Ido is a reformed and somewhat simplified version of Esperanto developed by a number of linguists and scientists including Dr Louis de Beaufront, Professor Louis Couturat, Professor Richard Lorenz, Professor Wilhelm Ostwald, Professor L. Pfaundler, and Professor Otto Jespersen.
The main reforms in Ido are in orthography - no diacritics are used, and in the marking of the accusative, which is used only if necessary. There are also differences in vocabulary and affixes. For those already familiar with Esperanto, Italian, Latin or any of the other Romance languages, Ido is easy to learn.
Other changes in Ido include the introduction of gender-neutral nouns with optional endings to indicate gender, and a gender-neutral third person pronoun (lu); elimination of the need for adjectives to 'agree' with the nouns they qualify, and of some difficult consonant clusters, such as ksc and kz.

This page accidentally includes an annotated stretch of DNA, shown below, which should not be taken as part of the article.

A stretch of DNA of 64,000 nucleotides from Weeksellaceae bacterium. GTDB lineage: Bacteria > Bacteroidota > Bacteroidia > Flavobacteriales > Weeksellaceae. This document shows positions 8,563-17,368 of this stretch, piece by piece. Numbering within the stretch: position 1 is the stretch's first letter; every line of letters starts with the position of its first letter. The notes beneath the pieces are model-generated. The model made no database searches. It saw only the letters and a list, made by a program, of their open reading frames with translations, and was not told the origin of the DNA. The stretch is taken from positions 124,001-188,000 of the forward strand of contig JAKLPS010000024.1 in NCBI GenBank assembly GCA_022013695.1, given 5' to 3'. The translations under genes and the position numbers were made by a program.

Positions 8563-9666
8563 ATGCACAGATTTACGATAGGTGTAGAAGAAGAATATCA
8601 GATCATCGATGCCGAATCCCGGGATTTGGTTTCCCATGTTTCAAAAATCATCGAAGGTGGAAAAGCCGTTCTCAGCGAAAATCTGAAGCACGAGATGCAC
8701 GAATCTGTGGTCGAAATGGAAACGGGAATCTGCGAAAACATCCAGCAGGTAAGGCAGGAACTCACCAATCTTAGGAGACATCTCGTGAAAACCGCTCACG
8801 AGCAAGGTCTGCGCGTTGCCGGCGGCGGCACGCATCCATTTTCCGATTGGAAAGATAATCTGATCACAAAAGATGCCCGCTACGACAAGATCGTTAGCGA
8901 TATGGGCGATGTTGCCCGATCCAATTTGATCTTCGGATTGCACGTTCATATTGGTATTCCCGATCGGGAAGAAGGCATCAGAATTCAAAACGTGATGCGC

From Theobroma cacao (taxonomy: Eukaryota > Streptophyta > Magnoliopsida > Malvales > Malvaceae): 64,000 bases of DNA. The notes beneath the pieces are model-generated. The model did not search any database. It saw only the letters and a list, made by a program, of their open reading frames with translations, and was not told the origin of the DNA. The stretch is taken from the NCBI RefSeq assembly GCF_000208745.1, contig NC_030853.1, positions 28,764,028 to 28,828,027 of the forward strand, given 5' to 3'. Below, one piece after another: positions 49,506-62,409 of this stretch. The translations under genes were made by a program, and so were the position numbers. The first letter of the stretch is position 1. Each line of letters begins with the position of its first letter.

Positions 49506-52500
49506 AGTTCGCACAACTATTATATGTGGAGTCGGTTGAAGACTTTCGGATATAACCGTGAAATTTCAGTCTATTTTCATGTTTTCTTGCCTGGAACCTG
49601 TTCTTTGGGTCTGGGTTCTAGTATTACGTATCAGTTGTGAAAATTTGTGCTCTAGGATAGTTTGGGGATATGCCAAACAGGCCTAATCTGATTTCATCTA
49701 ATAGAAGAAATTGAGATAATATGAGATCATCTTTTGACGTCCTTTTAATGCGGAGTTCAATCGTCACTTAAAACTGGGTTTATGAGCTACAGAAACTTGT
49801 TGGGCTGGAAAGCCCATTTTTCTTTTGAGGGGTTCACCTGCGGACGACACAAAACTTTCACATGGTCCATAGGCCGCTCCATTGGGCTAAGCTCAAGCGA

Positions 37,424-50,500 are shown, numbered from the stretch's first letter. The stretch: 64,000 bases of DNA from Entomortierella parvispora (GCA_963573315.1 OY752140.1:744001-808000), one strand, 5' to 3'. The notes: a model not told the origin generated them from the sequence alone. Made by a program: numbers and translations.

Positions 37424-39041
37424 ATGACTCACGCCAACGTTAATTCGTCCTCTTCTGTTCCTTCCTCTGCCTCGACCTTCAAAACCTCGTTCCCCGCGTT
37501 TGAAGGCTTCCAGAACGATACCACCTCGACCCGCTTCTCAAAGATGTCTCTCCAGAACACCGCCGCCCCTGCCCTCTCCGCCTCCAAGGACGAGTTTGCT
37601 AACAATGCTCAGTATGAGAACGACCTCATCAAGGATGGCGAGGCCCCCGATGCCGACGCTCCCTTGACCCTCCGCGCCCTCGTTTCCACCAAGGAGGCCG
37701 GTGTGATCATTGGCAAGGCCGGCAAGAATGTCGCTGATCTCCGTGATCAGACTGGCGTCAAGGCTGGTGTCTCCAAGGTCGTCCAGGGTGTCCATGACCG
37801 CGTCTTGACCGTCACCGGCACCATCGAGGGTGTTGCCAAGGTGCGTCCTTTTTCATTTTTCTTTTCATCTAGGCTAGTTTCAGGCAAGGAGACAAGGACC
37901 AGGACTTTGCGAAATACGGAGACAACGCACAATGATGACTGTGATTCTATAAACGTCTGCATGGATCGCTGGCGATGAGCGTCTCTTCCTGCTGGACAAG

The estimated number of people who speak Ido is between two and five thousand, and interest in the language has increased thanks to online activity, however no accurate statistics for the number of Ido speakers exist.
|A a||B b||C c||D d||E e||F f||G g||H h||I i|
|J j||K k||L l||M m||N n||O o||P p||Q q||R r|
|S s||T t||U u||V v||W w||X x||Y y||Z z|
A recording of the Ido alphabet by Jan Jurčík
Omna homi naskas libera ed egala relate digneso e yuri. Li es dotita per raciono e koncienco e devas agar vers l'una l'altra en spirito di frateso.
A recording of this text by Jan Jurčík
All human beings are born free and equal in dignity and rights. They
are endowed with reason and conscience and should act towards one another
in a spirit of brotherhood.
(Article 1 of the Universal Declaration of Human Rights)
Information about Ido
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